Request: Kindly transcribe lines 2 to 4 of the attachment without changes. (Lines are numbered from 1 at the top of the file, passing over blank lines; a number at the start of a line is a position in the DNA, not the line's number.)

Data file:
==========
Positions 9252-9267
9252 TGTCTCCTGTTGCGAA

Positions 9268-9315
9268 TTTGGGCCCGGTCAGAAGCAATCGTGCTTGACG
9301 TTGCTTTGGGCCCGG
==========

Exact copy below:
9252 TGTCTCCTGTTGCGAA

Positions 9268-9315
9268 TTTGGGCCCGGTCAGAAGCAATCGTGCTTGACG